Historians protest Wal-Mart near Civil War battlefield





LOCUST GROVE, Va. —- Wal-Mart wants to build a Supercenter within a cannonshot of where Robert E. Lee and Ulysses S. Grant first fought, a proposal that has preservationists rallying to protect the key Civil War site.

A who's who of historians including filmmaker Ken Burns and Pulitzer Prize winner David McCullough sent a letter last month to H. Lee Scott, president and CEO of Wal-Mart Stores Inc., urging the company to build somewhere farther from the Wilderness Battlefield.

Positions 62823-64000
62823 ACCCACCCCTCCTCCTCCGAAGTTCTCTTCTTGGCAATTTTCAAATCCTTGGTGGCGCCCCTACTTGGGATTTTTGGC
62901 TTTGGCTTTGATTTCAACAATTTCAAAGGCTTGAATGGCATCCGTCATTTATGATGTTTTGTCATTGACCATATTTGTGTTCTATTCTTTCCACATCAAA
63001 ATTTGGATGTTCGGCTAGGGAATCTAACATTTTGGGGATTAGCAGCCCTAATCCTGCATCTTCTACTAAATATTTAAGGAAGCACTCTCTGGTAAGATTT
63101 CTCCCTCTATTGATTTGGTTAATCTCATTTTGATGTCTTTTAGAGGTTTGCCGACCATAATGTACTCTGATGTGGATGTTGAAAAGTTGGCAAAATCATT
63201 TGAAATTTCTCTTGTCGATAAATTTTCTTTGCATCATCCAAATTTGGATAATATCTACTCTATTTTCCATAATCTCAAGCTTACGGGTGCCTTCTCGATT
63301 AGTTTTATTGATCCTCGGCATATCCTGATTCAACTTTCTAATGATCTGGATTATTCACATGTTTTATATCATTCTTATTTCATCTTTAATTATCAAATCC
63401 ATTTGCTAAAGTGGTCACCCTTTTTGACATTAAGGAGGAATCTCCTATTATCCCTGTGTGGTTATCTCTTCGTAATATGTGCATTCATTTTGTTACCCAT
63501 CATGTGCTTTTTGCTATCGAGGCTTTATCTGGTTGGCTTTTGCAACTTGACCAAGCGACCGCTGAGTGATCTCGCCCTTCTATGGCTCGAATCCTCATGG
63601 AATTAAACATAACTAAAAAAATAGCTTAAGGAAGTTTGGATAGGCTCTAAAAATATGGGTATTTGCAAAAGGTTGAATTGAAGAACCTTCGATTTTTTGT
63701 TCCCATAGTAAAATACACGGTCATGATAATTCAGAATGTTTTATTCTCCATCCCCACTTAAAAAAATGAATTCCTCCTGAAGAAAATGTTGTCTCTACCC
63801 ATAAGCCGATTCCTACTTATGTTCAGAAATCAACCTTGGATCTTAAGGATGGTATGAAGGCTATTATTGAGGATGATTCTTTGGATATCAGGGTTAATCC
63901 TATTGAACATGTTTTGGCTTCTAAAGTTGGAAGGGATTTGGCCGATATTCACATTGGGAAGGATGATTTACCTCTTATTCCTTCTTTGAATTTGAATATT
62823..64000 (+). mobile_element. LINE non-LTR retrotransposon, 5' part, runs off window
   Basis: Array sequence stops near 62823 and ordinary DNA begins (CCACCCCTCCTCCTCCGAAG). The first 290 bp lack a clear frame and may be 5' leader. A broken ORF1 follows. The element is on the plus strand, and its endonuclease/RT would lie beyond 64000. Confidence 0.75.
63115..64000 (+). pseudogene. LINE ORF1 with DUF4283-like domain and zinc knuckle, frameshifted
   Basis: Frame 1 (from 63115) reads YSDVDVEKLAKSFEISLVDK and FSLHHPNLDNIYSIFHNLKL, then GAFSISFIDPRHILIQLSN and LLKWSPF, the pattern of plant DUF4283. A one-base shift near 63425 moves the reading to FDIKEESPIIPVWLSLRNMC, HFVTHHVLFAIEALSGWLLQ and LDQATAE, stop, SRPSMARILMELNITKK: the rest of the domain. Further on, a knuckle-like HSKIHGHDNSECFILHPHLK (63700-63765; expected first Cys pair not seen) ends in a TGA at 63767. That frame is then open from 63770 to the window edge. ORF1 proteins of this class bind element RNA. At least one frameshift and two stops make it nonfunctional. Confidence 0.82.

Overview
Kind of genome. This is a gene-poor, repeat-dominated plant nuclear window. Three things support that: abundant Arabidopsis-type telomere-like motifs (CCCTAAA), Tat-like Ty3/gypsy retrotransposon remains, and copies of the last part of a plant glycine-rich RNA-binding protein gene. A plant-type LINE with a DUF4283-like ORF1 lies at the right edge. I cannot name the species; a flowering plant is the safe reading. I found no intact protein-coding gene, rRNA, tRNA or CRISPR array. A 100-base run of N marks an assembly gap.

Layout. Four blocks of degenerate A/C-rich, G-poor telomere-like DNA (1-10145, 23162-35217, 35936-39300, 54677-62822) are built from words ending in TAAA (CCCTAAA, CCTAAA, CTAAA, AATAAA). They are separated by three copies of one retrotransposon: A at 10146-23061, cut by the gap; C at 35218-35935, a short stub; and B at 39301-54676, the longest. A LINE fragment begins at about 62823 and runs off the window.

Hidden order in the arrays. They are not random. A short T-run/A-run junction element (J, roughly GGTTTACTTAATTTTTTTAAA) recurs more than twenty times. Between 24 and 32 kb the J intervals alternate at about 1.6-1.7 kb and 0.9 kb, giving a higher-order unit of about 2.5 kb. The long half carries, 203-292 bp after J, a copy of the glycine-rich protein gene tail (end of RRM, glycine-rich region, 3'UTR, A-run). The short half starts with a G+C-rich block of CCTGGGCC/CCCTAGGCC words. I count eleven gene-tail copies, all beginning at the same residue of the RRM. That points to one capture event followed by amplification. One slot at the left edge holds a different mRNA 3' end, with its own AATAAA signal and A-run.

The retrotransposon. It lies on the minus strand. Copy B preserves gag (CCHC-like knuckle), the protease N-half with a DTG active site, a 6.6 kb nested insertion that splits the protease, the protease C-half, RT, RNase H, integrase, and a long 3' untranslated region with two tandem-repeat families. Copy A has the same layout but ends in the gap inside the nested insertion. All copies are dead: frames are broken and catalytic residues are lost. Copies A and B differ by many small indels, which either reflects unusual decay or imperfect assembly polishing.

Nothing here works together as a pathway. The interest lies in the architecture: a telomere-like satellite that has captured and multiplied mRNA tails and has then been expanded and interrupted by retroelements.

"The Wilderness is an indelible part of our history, its very ground hallowed by the American blood spilled there, and it cannot be moved," said the letter from 253 scholars and others.

Wal-Mart and its supporters point out that the 138,000-square-foot store would be right behind a bank and a small strip mall, a full mile from entrance to the site of the 1864 clash that left thousands dead and hastened the war's end...

Grant's Union troops were headed to Richmond on May 4, 1864, when they confronted Lee's Confederate Army of Northern Virginia. The Battle of the Wilderness involved more than 100,000 Union troops and 61,000 Confederates. The fighting, according to National Park Service estimates, left more than 4,000 dead and 20,000 wounded.

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